have died on the frontlines of Italy’s coronavirus epidemic has grown to 50. The list was updated daily by the National Federation of Orders of Surgeons and Dentists (FNOMCeO).
The harrowing new figures come as the country’s medical system and its staff struggle to remain standing under pressure of the second highest number of coronavirus cases in the world.
On Friday, Italy registered the most deaths since the epidemic hit the country about five weeks ago, with 969 victims adding to the world’s highest coronavirus death toll, raising the number to 9,134.
Medical workers have largely been left to deal with the colossal outbreak without adequate supplies of personal protective equipment (PPE), reportedly only equipped with masks, scrubs, gloves and hairnets.
Filippo Anelli, president of the association, said in a statement: “It is reasonable to assume that these events would have been largely avoidable if health workers had been correctly informed and equipped with sufficient adequate PPE: masks, gloves, disposable gowns, protective visors – which instead continue to be in short supply or to be supplied in an unacceptable way in the midst of an epidemic to which even Italy had declared itself ready only up to two months ago.”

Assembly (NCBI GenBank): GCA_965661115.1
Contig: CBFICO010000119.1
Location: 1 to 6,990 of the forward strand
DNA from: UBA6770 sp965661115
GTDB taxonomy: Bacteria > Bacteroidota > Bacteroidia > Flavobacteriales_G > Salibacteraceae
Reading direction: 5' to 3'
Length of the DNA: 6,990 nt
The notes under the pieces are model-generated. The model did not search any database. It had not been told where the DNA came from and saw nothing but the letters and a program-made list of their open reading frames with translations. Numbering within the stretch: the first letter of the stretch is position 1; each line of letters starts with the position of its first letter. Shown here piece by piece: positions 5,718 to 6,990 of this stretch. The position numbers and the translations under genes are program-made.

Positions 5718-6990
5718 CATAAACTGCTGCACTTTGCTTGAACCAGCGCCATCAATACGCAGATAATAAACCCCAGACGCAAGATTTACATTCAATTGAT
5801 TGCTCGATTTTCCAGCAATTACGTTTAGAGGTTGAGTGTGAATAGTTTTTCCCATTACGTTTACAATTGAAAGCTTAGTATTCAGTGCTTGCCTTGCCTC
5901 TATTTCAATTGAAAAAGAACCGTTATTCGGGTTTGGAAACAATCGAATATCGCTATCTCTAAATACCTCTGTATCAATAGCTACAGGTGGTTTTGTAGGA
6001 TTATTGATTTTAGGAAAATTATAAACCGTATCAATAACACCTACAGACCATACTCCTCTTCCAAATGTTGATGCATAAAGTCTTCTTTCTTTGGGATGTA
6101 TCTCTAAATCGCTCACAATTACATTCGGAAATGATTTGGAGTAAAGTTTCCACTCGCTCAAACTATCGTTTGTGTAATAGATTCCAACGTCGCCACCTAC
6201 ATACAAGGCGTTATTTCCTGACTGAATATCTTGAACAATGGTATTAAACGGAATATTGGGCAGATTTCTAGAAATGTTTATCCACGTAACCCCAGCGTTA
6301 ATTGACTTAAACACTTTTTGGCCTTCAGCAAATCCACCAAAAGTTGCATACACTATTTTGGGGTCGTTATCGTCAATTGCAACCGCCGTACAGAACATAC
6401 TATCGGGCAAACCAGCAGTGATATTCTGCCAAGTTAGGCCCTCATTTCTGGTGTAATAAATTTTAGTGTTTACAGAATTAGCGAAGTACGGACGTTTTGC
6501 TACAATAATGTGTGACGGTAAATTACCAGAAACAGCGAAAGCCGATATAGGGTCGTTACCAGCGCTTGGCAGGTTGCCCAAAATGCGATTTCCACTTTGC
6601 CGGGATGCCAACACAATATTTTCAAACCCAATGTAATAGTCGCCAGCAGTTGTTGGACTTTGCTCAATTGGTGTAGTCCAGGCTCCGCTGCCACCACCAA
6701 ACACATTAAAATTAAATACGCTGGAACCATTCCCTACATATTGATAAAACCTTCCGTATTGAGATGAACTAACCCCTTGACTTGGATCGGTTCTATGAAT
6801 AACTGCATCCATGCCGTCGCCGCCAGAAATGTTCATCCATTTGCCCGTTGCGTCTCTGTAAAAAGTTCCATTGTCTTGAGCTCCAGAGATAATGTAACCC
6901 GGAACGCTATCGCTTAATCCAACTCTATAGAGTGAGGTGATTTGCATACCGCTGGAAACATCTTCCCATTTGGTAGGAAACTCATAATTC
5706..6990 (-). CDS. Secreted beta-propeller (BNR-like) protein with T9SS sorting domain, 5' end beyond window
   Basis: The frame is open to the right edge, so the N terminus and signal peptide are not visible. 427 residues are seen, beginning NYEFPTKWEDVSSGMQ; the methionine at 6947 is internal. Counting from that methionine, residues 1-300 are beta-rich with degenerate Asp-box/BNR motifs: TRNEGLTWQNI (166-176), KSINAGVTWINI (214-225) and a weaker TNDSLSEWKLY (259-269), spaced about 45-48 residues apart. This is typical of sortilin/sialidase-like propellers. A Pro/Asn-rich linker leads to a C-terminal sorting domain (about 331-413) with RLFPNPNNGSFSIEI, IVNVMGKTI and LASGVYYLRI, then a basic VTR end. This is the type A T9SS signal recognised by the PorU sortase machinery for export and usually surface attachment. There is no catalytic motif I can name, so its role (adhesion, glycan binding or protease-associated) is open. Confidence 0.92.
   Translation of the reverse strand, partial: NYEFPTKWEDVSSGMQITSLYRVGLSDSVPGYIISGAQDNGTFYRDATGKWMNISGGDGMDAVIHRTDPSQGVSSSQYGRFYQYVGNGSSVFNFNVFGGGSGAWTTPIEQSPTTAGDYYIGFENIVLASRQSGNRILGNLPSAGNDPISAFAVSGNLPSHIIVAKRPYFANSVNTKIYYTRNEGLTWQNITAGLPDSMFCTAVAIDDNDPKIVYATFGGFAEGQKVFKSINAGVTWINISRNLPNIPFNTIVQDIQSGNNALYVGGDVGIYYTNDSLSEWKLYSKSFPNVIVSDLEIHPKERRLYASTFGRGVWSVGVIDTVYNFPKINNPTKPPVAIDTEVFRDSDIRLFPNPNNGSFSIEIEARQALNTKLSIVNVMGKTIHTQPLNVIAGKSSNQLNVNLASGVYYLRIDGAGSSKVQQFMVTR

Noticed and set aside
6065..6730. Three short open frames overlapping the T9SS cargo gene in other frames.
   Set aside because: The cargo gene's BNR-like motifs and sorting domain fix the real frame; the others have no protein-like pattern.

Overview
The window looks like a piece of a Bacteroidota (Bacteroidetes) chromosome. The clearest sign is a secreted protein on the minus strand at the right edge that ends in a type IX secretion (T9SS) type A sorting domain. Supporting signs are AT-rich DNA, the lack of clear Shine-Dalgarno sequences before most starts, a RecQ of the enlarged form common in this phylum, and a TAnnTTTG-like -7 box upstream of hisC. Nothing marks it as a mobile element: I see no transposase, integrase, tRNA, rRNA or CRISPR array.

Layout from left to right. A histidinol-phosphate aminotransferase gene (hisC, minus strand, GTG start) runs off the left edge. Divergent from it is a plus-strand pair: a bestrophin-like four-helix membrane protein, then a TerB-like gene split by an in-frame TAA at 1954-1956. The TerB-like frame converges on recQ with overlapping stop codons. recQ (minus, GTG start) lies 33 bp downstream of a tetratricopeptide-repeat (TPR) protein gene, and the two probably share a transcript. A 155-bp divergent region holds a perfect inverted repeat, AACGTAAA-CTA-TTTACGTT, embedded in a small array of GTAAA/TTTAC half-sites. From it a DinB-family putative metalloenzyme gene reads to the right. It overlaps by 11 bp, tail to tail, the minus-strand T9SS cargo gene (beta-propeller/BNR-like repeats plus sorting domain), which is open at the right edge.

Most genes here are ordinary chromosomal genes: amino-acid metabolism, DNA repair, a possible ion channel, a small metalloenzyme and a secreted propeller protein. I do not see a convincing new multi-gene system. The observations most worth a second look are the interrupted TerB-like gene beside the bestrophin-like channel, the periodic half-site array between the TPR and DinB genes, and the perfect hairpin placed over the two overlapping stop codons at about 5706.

On Thursday, Mr Anelli reiterated the need for supplies of PPE to be increased to the Financial Times.
He said Italian doctors are being sent to the “war” against coronavirus “unarmed”, and added: “The dead do not make a noise. Yet, the names of our dead friends, our colleagues, put here in black and white, make a deafening noise.”
More than 7,100 healthcare workers around the country have been infected with the virus, sent home to recover and told to return to work once they recover and test negative.
Yesterday, Tedros Adhanom Ghebreyesusthe, director-general of the World Health Organisation (WHO), told reporters at a media briefing: “The chronic, global shortage of personal protective equipment is one of the most urgent threats to our collective ability to save lives.”
He said almost 2 million PPE items have been shipped to 74 countries by the WHO, and a “similar amount” will be sent to 60 more countries, but warned even more supplies are needed.
“This problem can only be solved with international cooperation and international solidarity,” he added. “When health workers are at risk, we’re all at risk.”